2012 Annual Report
1a.Objectives (from AD-416):
To identify corn germplasm with resistance to Aspergillus flavus infection and aflatoxin accumulation and to identify genes associated with resistance.
1b.Approach (from AD-416):
A panel of 300 corn inbred lines have been crossed with a common tester line. The resulting testcrosses will be evaluated for aflatoxin accumulation at locations in Texas and Mississippi. An association mapping analysis of genotypic and phenotypic data will be conducted to identify alleles associated with resistance to Aspergillus flavus infection and aflatoxin accumulation.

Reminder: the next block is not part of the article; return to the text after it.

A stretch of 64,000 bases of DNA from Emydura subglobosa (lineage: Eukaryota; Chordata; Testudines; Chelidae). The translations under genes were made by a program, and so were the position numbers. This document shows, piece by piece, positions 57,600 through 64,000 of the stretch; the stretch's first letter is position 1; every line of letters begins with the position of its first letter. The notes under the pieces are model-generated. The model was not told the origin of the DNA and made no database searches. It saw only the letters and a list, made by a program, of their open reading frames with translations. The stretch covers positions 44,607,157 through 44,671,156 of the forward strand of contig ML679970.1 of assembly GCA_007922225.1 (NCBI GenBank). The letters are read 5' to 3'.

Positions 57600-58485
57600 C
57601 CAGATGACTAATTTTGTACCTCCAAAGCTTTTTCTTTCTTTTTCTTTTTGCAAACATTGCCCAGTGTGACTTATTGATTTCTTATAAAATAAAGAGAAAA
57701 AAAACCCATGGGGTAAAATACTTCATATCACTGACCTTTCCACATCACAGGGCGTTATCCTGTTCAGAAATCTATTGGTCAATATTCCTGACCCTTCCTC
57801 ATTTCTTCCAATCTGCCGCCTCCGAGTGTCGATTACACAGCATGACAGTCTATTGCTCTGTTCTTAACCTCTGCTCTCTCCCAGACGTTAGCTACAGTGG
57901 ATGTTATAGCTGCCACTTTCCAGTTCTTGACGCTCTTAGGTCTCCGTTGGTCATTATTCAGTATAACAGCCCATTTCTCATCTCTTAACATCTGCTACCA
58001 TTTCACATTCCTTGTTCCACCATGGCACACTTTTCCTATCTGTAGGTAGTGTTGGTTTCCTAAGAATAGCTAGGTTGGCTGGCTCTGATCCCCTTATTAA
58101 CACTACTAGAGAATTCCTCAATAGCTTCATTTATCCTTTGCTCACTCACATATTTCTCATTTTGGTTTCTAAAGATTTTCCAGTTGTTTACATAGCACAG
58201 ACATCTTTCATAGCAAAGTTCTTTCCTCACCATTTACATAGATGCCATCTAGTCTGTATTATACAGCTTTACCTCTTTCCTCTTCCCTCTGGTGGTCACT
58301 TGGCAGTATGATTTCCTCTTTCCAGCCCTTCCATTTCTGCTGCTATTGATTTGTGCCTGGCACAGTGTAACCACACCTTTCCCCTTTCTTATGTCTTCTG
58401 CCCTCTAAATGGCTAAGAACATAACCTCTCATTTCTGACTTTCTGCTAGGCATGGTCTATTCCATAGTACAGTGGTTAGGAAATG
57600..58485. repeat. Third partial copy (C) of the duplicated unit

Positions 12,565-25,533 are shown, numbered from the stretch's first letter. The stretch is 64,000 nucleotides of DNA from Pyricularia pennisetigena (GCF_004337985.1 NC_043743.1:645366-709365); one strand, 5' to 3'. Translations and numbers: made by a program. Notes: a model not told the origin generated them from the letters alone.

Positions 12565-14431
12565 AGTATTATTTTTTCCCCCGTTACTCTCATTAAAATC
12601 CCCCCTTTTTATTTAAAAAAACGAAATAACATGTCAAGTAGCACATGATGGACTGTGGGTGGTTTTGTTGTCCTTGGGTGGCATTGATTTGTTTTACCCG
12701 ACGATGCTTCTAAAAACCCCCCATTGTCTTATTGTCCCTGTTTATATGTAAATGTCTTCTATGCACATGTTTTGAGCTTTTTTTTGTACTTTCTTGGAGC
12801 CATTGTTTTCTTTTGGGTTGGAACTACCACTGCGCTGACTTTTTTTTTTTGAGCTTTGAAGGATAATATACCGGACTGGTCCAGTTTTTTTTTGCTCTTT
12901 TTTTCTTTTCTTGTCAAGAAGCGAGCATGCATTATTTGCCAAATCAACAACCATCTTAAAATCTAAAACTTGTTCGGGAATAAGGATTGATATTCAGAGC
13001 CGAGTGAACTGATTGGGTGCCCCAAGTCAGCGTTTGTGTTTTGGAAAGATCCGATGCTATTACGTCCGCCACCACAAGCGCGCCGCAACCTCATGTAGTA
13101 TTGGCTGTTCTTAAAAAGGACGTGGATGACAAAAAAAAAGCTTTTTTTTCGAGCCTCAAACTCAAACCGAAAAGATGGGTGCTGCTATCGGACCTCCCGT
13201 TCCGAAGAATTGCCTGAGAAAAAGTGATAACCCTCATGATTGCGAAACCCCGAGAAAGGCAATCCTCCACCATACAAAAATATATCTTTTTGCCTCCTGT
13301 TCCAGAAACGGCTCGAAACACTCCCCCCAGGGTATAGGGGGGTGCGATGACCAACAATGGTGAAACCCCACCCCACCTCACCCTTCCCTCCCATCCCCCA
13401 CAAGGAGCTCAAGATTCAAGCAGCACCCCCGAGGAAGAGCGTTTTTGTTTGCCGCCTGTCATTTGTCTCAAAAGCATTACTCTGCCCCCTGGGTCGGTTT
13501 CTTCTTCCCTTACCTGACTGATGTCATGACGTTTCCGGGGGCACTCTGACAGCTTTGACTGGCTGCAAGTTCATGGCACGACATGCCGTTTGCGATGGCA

Aflatoxin contamination in maize (Zea mays L.) grain is caused by the fungus Aspergillus (A.) flavus Link:Fries. Because aflatoxin is a carcinogenic mycotoxin with severe risk to animal and human health it is federally regulated in the United States. This important regulation limits marketability and causes disproportionate economic losses to southern maize producers. Plant breeding for decreased susceptibility is the most economic and practical method of reduction, however, no reported elite germplasm carries full resistance to aflatoxin accumulations. Furthermore, most commercial varieties are highly susceptible to A. flavus infection and toxin accumulation. Our primary objectives were to breed several different germplasm sources (including both developing new lines and corresponding hybrids for testing) for aflatoxin accumulation in multiple environments and to evaluate yield of these hybrids which is the single largest barrier to adaptation of aflatoxin resistant material. Yield and agronomic data were collected on over 1,215 hybrids in Texas. In College Station, Weslaco, and Ganado, TX, these tests were planted at the standard time, under standard well watered conditions and included multiple tests, two replicates of either two row or one row plots (primarily based on seed availability). In Corpus Christi, these hybrids were planted late and under dryland conditions to induce aflatoxin and drought stress as one row plots with three replications. The tests included both new hybrids in their first season (~788-CS; 338-WE; 14-GA) as well as hybrids being tested for a second year and inoculated with A. flavus (~277-CS; 99-WE; 39-CC; 26-GA) - numbers may not sum to total because of difficulty in categorizing material and various fill and check plots. Corn kernels colonized by toxigenic A. flavus were spread between rows at silking for all second year yield trials (CS, WE, CC). Although similar to delivery of atoxigenic strains by growers, this method differs in that conidial inoculum is immediately available for colonization of silks. Subsamples of grain were collected at maturity for agronomic and aflatoxin evaluation of each hybrid into barcoded bags. Quantification of aflatoxin was conducted with monoclonal antibody affinity columns and fluorescence determination (Vicam AflatestTM). Seven experimental Texas A&M University (TAMU) entries were included in a Southern East Regional Aflatoxin Test (SERAT) trial of 31 hybrids and checks planted at eight locations including College Station, Ganado and Halfway, TX; Tifton, GA; Alexandria, LA; Mississippi State, MS; Lewiston, NC; and South Carolina, for yield and/or aflatoxin evaluation. Cooperators included several entries in order to obtain better analyses of the environmental interactions among their best germplasm. Three of these hybrids accumulated less aflatoxin than the mean of the test at College Station 786 parts per billion (ppb), with three accumulating less than 200 ppb. In addition, a smaller aflatoxin only cooperative trial was also planted. For breeding material, in the summer College Station, TX, nursery and the winter Weslaco, TX, nursery a total of 210 Texas AgriLife lines proven in past yield trials were crossed to any of 14 new elite commercial and three ex-Plant Variety Protection testers. We created sufficient seed from 446 new unique hybrids between different TAMU elite lines to test in the next growing season. There should be many outstanding hybrids identified from this objective. This objective is foundational to the success of getting TAMU germplasm into commercial hybrids, and thus grower’s fields as quickly as possible. Additionally over 1,000 other plots were planted for advancement, increase and testcrosses for future testing. This coming year we plan to continue collaboration with SERAT, a USDA aflatoxin study, and with many different collaborators for hybrid yield trials. In addition we will continue our own breeding activities for high yielding aflatoxin resistant material.